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Board Resolutions
Protection of Geographical Indications and Trademarks





September 24, 1997

Sponsoring Committee: Issues and Policy Committee


Resolution

WHEREAS, the International Trademark Association has reviewed the principal international treaties and agreements requiring protection of geographical indications;

WHEREAS, in attempting to implement the Agreement on Trade-related Aspects of Intellectual Property Rights (TRIPS) and multilateral and bilateral agreements, there appears to be some confusion as to the relationship between geographical indications and trademarks;

BE IT RESOLVED, that the International Trademark Association supports the principle of “first in time, first in right” priority when resolving conflicts between geographical indications and trademarks.


Background

There is a fundamental, philosophical conflict between the protection of geographical indications and trademarks. Proponents of geographical indications view these designations as absolute, i.e., once created they should be entitled to exclusivity even if this means extinguishing valid, pre-existing trademark rights. Proponents of trademarks generally believe that conflicts between geographical indications and trademarks should be resolved by the traditional principle of “first in time, first in right.” The Issues and Policy Committee requests that the Board of Directors adopt a resolution creating a balance between valid trademarks and valid geographical indications, enabling conflicts between the two to be decided on the basis of priority under national and international law.

Several treaties and regional arrangements have attempted to set the appropriate standard for resolving the conflict between geographical indications and trademarks. This issue was one of the most contentious, spawned by such cases as the Torres case, during the negotiation of the TRIPS Agreement. In this case, the TORRES trademark had been registered and used for wine for many years. The Portuguese government declared a “Torres Vedras” geographical indication, which, under a European Commission regulation on wine, would have resulted in prohibiting the use of the TORRES trademark since it was in conflict with a geographical indication. Although the Commission subsequently amended its regulation to allow the co-existence of both the geographical indication and the trademark, the likelihood of confusion under this compromise greatly disadvantages the trademark holder.

TRIPS supposedly resolved these conflicts by endorsing the “first in time, first in right” principle. The worldwide implementation of the geographical indications articles of the TRIPS Agreement (Articles 22-24), however, has created confusion and potential harm to trademark owners since valuable trademark rights may be preempted by geographical indications. For example, in 1996 the government of Vietnam was considering revising its civil code based on the 1974 WIPO Model Law for Developing Countries on Appellations of Origin and Indications of Source which gives such indications priority over pre-existing trademarks. WIPO has yet to revise the Model Law to conform with TRIPS -- a fact that INTA brought to the attention of the Vietnam government.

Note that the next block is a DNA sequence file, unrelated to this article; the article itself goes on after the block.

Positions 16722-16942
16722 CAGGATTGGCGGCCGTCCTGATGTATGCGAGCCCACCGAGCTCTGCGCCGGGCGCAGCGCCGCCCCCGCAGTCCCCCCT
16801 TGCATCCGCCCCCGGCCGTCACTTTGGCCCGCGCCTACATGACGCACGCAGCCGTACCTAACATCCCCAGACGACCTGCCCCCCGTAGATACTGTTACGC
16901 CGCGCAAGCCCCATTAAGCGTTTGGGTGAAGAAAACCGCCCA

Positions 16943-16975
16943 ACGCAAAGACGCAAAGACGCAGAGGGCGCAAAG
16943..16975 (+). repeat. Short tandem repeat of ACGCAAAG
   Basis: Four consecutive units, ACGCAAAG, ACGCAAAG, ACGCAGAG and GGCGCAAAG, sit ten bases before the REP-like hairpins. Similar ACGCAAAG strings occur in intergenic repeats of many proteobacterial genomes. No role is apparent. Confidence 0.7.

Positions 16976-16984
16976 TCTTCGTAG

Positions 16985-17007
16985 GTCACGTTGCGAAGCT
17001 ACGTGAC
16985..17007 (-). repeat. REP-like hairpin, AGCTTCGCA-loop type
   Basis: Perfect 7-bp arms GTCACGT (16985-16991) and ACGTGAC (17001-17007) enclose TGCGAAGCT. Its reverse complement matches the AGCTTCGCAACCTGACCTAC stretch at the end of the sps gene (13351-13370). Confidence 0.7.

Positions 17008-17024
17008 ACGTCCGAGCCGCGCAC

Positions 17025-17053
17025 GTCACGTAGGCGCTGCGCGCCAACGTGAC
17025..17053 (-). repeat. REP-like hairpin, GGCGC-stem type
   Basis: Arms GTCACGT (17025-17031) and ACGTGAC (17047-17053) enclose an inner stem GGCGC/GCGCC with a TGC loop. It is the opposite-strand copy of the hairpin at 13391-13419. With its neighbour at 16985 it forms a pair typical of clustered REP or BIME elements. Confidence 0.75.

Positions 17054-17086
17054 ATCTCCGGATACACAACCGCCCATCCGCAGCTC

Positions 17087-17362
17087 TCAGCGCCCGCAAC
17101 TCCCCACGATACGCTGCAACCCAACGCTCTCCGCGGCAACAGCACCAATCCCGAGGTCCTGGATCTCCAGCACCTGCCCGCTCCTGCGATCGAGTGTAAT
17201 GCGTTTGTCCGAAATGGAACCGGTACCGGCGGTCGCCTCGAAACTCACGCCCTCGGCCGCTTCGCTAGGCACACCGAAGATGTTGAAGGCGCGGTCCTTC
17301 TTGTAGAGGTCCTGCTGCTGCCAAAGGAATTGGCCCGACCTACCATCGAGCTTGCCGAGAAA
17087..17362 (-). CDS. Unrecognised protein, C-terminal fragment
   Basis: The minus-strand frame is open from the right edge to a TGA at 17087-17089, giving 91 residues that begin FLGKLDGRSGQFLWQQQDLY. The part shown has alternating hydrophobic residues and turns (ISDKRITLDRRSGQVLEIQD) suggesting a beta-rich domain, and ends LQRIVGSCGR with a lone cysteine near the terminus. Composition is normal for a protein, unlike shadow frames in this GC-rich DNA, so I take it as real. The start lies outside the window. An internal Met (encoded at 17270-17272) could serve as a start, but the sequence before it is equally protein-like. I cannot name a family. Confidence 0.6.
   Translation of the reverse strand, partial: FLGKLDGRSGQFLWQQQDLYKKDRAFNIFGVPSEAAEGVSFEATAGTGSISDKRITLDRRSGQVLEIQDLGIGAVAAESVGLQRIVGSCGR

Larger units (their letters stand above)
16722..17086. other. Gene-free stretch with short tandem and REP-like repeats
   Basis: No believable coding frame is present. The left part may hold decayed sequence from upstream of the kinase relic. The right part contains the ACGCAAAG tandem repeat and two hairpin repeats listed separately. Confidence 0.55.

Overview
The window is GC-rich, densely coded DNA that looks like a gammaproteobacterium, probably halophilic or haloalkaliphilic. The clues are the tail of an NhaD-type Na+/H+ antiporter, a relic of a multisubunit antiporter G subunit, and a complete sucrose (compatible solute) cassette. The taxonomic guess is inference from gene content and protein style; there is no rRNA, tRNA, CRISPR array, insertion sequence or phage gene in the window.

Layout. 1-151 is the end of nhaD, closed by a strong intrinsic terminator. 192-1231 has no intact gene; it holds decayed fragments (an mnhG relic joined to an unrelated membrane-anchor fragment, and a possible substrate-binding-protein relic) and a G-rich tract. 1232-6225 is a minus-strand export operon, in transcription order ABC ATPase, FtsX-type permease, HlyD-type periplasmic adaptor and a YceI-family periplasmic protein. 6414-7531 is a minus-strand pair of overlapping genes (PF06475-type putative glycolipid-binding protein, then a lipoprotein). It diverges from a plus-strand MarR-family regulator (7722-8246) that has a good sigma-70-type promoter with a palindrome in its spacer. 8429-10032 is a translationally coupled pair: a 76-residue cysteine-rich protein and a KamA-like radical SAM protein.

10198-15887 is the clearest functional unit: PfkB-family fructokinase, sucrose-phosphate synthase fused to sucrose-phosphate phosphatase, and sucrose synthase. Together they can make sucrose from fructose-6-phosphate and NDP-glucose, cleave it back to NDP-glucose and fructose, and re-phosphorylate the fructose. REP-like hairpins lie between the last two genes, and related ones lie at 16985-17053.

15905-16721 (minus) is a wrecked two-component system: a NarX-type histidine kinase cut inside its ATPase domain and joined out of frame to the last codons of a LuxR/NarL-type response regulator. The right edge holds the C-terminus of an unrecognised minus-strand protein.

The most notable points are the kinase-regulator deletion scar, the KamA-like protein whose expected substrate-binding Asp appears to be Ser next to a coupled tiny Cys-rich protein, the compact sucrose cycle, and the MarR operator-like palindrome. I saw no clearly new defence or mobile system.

What are Geographical Indications?
The general term “geographical indication” encompasses many concepts, including, but not limited to, “indications of source” and “appellations of origin.” As defined by TRIPS, “geographical indications are ... indications which identify a good as originating in a territory... or a region or locality in that territory, where a given quality, reputation or other characteristic of the good is essentially attributable to its geographical origin.” (Article 22(1)). Thus producers of products of a certain geographical region are permitted to claim a right to use a geographical indication for that region (e.g., Napa Valley for chardonnay). Importantly, a geographical indication is not a trademark with geographical significance, such as BOSTON MARKET for restaurants, nor is it a generic term such as Swiss cheese. A geographical indication is a term which is given protection as an indication of geographical origin, such as New Zealand mussels, either sui generis as an appellation of origin or through unfair competition and/or consumer protection laws.